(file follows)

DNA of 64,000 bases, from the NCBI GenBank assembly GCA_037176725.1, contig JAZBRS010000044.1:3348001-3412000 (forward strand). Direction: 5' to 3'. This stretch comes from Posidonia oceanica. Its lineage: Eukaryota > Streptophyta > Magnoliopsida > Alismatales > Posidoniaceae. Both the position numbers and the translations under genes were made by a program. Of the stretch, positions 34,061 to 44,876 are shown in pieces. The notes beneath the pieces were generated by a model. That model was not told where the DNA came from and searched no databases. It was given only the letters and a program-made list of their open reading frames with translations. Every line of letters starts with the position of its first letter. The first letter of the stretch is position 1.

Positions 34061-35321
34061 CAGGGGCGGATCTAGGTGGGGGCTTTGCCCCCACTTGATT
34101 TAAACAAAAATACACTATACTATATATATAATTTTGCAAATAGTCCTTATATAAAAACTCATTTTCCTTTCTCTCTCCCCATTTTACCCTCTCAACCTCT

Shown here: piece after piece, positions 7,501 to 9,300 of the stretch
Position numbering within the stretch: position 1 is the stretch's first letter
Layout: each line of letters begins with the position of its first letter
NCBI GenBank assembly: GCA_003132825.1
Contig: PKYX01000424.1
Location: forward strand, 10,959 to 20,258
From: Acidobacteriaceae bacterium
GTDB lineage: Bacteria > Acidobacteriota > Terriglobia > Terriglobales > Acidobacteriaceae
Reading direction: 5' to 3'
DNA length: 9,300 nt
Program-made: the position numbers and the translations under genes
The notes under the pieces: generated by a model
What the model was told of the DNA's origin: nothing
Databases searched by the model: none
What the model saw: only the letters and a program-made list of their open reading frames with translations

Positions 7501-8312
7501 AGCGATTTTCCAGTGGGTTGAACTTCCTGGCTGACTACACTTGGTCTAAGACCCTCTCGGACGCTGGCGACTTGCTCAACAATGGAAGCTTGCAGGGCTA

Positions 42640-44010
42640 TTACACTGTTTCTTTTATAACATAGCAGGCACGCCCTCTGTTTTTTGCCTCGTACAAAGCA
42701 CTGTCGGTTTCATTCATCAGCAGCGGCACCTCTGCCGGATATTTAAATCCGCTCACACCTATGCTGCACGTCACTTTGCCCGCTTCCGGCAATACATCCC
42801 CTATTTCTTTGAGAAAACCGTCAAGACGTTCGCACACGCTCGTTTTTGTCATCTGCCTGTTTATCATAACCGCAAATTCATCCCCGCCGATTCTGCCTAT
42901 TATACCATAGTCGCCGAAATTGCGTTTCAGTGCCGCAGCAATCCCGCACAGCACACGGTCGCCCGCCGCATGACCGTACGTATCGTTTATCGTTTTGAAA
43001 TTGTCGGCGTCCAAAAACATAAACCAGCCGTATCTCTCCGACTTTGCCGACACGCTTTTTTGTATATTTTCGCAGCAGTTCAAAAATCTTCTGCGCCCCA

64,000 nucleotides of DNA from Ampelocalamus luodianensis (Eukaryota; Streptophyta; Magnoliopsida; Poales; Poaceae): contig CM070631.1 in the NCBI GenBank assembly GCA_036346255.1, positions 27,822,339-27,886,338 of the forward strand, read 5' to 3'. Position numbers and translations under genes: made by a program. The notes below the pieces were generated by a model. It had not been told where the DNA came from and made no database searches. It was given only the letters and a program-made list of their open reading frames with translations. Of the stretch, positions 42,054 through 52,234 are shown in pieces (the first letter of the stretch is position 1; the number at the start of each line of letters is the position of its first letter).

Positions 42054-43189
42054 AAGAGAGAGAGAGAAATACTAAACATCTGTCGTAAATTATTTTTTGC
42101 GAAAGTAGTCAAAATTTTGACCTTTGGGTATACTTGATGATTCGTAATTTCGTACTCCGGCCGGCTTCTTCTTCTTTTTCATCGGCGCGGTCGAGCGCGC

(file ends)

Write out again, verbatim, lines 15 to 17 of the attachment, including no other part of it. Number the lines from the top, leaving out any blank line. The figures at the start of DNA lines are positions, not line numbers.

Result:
Program-made: the position numbers and the translations under genes
The notes under the pieces: generated by a model
What the model was told of the DNA's origin: nothing